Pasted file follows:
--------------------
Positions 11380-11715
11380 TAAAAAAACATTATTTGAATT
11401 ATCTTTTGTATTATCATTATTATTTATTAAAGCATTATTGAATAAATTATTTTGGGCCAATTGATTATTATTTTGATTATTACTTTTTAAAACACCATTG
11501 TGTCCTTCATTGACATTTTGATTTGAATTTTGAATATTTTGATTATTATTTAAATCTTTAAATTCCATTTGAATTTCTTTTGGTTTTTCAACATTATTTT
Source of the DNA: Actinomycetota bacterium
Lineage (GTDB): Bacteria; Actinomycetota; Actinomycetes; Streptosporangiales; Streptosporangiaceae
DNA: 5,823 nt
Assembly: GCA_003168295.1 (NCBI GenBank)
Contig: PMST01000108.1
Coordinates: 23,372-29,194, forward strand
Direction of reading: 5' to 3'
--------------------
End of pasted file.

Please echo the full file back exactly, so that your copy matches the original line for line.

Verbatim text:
Positions 11380-11715
11380 TAAAAAAACATTATTTGAATT
11401 ATCTTTTGTATTATCATTATTATTTATTAAAGCATTATTGAATAAATTATTTTGGGCCAATTGATTATTATTTTGATTATTACTTTTTAAAACACCATTG
11501 TGTCCTTCATTGACATTTTGATTTGAATTTTGAATATTTTGATTATTATTTAAATCTTTAAATTCCATTTGAATTTCTTTTGGTTTTTCAACATTATTTT
Source of the DNA: Actinomycetota bacterium
Lineage (GTDB): Bacteria; Actinomycetota; Actinomycetes; Streptosporangiales; Streptosporangiaceae
DNA: 5,823 nt
Assembly: GCA_003168295.1 (NCBI GenBank)
Contig: PMST01000108.1
Coordinates: 23,372-29,194, forward strand
Direction of reading: 5' to 3'